Who’s keeping track of space debris?

Posted by Anonymous
on Friday, November 10, 2006

Touring the space-surveillance unit at White Sands Missile Range near Socorro, New Mexico, was a rare treat I was glad to experience while attending the Enchanted Skies Star Party in Socorro. U.S. Air Force Capt. Charles M. Holland, Commander of Detachment 1, 21st Operations Group, led our group on a tour of the Air Force's lead Ground-Based Electro-Optical Deep Space Surveillance (GEODSS) system.

Capt. Holland and his detachment detect, track, identify, and report on all human-made objects orbiting in deep space, at distances between 3,000 and 20,000 miles (4,800–32,000 kilometers) from Earth. Three telescopes, each 3 feet (1 meter) in diameter, help carry out the GEODSS space mission — keeping our astronauts safe from hazardous encounters with the ever-growing number of satellites and space debris orbiting Earth.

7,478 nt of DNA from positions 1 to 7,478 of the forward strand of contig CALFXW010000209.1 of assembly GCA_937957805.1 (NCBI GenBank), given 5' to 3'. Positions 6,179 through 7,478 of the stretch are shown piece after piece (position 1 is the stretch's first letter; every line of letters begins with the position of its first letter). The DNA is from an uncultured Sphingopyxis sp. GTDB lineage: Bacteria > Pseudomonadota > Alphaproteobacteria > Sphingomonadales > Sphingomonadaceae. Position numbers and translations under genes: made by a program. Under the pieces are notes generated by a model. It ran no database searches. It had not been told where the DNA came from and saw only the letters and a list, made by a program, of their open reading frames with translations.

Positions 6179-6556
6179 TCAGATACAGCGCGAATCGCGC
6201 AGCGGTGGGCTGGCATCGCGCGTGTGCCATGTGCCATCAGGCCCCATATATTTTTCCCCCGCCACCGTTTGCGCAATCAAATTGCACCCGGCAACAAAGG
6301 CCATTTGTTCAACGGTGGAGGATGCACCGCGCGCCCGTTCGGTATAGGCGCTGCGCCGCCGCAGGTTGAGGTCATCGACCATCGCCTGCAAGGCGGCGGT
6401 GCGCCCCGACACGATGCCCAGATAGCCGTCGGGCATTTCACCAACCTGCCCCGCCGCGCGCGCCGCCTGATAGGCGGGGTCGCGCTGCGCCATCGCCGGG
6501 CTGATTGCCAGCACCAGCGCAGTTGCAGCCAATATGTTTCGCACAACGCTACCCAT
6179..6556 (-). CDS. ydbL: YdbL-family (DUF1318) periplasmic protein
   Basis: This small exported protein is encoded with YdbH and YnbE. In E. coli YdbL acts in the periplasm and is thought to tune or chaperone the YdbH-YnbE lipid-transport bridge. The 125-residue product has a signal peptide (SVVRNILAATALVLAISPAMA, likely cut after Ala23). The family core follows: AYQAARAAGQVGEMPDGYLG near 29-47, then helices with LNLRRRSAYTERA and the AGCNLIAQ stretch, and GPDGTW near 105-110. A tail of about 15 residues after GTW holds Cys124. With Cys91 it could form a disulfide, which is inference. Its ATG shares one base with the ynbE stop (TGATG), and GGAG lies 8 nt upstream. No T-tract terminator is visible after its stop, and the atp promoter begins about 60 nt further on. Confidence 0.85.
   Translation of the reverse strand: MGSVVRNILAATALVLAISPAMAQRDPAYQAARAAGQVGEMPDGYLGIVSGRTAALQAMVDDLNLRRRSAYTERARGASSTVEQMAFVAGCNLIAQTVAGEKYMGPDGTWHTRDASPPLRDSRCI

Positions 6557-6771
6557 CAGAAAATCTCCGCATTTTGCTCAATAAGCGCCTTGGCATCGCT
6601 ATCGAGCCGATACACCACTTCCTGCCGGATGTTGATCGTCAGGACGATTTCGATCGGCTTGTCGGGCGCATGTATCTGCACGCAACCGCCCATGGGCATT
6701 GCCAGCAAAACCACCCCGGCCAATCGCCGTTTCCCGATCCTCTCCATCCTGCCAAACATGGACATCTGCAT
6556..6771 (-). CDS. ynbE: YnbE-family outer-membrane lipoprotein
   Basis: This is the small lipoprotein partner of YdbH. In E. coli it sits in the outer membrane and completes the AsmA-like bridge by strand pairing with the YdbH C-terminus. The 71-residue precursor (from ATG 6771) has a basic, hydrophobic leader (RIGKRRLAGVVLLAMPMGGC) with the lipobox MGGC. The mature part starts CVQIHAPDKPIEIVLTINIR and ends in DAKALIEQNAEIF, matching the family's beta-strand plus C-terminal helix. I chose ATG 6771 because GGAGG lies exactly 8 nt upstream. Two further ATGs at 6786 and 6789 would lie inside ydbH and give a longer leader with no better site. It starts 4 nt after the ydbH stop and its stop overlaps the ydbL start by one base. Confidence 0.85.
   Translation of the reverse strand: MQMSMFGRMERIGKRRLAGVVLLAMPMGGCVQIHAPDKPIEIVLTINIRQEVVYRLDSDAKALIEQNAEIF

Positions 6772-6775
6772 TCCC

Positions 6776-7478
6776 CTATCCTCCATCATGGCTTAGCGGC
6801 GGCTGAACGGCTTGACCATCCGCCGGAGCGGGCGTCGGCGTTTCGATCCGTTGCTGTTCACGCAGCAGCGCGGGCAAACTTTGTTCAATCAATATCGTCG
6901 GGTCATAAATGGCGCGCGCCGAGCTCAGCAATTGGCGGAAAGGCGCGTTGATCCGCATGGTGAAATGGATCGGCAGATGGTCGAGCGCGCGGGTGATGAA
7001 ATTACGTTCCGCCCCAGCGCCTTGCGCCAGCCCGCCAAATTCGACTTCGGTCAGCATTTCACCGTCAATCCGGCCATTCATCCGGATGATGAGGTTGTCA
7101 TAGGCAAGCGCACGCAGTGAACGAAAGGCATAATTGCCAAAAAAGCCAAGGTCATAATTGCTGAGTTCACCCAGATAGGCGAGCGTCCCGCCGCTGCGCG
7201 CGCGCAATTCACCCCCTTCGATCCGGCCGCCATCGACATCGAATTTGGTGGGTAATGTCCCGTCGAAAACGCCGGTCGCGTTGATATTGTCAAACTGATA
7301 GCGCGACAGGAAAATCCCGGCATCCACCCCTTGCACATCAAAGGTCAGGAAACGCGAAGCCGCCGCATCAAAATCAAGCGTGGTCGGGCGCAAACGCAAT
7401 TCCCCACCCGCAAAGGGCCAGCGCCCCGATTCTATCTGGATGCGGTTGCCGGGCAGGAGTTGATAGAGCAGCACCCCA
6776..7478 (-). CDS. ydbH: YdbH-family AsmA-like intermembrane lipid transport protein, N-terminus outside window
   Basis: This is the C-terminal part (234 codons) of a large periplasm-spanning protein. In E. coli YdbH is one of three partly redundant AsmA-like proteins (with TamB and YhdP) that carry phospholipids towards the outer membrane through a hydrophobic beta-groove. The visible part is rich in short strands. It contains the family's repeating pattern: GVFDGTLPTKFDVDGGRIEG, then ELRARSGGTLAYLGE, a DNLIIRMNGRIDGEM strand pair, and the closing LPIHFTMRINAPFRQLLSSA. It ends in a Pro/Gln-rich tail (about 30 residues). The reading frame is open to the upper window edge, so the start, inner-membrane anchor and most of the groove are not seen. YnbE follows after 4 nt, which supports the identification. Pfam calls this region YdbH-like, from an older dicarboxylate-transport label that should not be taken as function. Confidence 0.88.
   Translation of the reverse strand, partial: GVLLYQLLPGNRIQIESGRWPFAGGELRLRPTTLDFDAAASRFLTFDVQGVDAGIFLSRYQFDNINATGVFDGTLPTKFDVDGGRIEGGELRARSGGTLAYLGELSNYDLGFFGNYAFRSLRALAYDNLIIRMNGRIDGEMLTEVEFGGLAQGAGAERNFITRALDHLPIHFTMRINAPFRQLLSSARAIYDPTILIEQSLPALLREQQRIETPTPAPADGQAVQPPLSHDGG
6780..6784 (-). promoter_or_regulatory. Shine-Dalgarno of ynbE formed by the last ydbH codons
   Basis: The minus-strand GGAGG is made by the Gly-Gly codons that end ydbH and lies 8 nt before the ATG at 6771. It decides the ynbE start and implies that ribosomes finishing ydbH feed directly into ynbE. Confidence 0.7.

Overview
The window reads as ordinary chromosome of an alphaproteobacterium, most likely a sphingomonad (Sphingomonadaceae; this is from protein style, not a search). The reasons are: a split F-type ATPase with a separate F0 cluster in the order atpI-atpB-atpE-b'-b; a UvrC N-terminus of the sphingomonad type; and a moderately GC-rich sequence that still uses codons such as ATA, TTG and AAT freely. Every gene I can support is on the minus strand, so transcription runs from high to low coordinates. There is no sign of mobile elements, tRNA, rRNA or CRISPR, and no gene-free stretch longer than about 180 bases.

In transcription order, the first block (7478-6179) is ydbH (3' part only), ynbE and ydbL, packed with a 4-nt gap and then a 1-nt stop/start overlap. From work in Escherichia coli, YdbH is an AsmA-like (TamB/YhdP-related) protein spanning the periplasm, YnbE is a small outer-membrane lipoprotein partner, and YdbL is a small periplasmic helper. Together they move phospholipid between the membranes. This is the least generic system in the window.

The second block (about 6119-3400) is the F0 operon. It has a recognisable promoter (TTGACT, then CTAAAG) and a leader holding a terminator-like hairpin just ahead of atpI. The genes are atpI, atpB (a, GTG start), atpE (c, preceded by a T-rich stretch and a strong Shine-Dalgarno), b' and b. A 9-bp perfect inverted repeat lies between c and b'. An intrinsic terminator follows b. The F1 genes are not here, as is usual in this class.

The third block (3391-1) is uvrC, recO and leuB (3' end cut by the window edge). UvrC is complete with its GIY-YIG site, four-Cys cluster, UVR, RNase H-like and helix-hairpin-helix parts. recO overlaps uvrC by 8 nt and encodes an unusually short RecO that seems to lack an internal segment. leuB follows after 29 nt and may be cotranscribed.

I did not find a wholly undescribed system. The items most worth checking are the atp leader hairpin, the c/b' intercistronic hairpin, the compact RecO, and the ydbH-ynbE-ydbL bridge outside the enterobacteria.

Each evening, three domes at the White Sands facility open their doors at civil twilight — just after sunset, when the Sun sinks 6° below the horizon — and the telescopes within begin tracking objects until morning’s twilight approaches.

The GEODSS motto is, “Ever Vigilant in the Heavens.” And with each nightly telescopic foray into the space surrounding Earth, the Air Force team keeps its commitment,  ensuring the safety of the astronauts who venture away from our pale blue dot of a planet to visit the International Space Station and locations beyond.

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